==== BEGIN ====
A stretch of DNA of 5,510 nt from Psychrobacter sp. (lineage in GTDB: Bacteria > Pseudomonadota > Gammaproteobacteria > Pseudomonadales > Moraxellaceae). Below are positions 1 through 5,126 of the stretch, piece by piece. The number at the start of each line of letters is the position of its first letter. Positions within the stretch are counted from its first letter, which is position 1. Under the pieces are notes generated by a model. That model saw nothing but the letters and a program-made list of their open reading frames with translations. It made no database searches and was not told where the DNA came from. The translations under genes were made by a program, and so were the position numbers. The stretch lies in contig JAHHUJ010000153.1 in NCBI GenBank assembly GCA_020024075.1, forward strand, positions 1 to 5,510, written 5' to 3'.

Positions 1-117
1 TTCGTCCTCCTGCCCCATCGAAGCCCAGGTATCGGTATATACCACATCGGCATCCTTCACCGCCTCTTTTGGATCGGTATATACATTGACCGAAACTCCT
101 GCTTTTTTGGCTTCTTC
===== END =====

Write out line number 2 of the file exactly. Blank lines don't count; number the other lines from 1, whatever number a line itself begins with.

Positions 1-117